As a kid growing up in Winnipeg and Waterloo, it didn’t matter what the season was. When my Dad’s mania for wandering came upon him (and it was pretty much daily), it was usually his youngest who was called upon to accompany him.
Often enough I was able to finagle my way out of these walks, protesting that I still hadn't practiced piano that evening, or I had homework that needed doing. But on occasion, even these excuses were overcome by paternal insistence, and off we’d go.
For my father, the walking was a way to get out of his home office, away from the books and the lecture preparations, a chance to get out into the nature he so loved and to give himself up to idling actively with his boy at his side.
As much as I tried to resist these walks, once we got going I would acquiesce to the journey ahead, and I came to enjoy our talks. In Waterloo these walks usually led us to a cemetery atop a suburban hill wreathed by a stretch of forest overlooking an expressway and the city just beyond it.
The dead didn’t seem to mind our ambling overhead, and no doubt these wanderings encouraged a lifelong fascination with graveyards for me. The headstones bore the names and dates of those long gone, their stories a mystery to me. But as we walked, Dad would tell stories of his own. Stories from his own reading life; but also stories culled from his childhood in a country far away, behind an Iron Curtain, a country filled with pain and longing and never to be returned to.
In winter, after walking and chatting for a time, we would cocoon into a comfortable silence. The only sound we’d hear would be the crunching of our boots upon the snow covered paths of the cemetery, our moist puffs of breath hanging overhead like frozen shrouds.
And in the centre of the silence I would always notice the melody starting up: my Dad humming the song that would be his life-long earworm, the song he could never shake. Red River Valley.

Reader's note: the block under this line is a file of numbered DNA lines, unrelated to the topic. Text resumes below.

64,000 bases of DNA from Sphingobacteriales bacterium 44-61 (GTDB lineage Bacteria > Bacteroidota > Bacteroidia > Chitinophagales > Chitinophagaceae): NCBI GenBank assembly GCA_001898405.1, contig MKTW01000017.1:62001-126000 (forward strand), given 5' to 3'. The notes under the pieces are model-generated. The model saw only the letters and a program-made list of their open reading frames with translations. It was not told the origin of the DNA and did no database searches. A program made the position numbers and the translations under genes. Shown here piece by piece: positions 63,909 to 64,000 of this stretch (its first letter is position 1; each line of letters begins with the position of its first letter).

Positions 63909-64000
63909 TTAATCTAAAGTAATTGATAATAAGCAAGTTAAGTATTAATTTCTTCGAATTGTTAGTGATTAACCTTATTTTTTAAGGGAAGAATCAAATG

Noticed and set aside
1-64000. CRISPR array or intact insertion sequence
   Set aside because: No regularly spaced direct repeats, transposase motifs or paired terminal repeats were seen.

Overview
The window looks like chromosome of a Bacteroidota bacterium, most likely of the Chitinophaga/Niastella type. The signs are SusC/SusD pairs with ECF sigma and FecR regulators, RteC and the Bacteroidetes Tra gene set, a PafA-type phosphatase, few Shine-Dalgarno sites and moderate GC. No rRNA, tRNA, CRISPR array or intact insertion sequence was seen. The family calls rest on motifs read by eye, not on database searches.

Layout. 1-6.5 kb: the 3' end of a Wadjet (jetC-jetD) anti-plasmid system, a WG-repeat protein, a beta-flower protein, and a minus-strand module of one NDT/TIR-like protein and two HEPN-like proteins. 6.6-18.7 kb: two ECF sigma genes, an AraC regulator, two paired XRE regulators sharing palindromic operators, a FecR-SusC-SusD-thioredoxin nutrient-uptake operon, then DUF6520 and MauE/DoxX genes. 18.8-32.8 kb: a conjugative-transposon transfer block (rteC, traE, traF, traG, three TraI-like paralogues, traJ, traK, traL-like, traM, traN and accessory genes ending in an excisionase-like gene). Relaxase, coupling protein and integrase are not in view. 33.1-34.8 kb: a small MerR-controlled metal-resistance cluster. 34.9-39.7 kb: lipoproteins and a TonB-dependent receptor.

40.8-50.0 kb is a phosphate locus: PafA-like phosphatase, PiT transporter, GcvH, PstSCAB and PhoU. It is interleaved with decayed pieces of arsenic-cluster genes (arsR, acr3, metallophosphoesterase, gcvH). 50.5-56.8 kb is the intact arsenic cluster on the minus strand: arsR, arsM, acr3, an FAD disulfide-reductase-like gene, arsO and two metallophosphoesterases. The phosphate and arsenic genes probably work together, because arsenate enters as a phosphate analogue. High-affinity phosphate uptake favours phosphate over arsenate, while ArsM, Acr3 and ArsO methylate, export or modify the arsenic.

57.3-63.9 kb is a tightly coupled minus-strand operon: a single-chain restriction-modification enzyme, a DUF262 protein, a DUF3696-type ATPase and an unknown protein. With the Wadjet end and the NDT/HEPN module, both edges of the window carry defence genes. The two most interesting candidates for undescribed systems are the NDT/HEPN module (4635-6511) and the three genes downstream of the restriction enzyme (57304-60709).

I suspect my father first heard the song shortly after arriving at Coaldale, Alberta, a teenaged refugee from the ruins of Europe. But after hearing it, Red River Valley would lodge itself in my Dad’s noggin like an aural tapeworm never to be excised. It drove me crazy, the humming of it; but I never complained. It was one of his harmless quirks.
The last time I heard Dad’s earworm was last Christmas Eve.
Those gathered to celebrate Christmas at my folks’ place had shifted to the living room after our traditional Christmas Eve meal to reminisce over libations and sweets. As always there were stories to be told and gifts to exchange; but that Christmas was especially poignant as we all knew that Dad would not likely outlast the coming year.
Maybe because of this certainty hanging in the air, some folks suggested, innocently enough, that they were surprised how well Dad was doing, given the previous year’s struggle with the cancer that would soon be his undoing. I could sense immediately that this reminder did not sit well with my father; but he said nothing.
Instead, he grabbed the wheels of his chair and retreated into another room and soon returned with his Hohner Echo harmonica in his lap. A hush descended upon the candle-lit room as Dad removed the ancient harmonica from it’s alpine-themed cardboard case. Cradling the instrument in his hands and raising it to his lips, he stared into my eyes and he began to blow. Red River Valley.
Come and sit by my side if you love me
Do not hasten to bid me a -dieu
Just remember the Red River Valley
And the one who has loved you so true.
Christmas is a time of joy and light. At least it should be. As we grow older it is inevitable that those closest to us fade away and pass into memory. No doubt there are many besides our family who have lost loved ones recently. And their absence is keenly felt at Christmas. But we are happy still that Christmas has come again, that we can again feel the embrace of family and friends. And somewhere, a grieving son will find delight in an old harmonica and learn the songs that his father could teach him.
— Jeffrey Loewen is a Kelowna-based writer who plays music by day and politics by night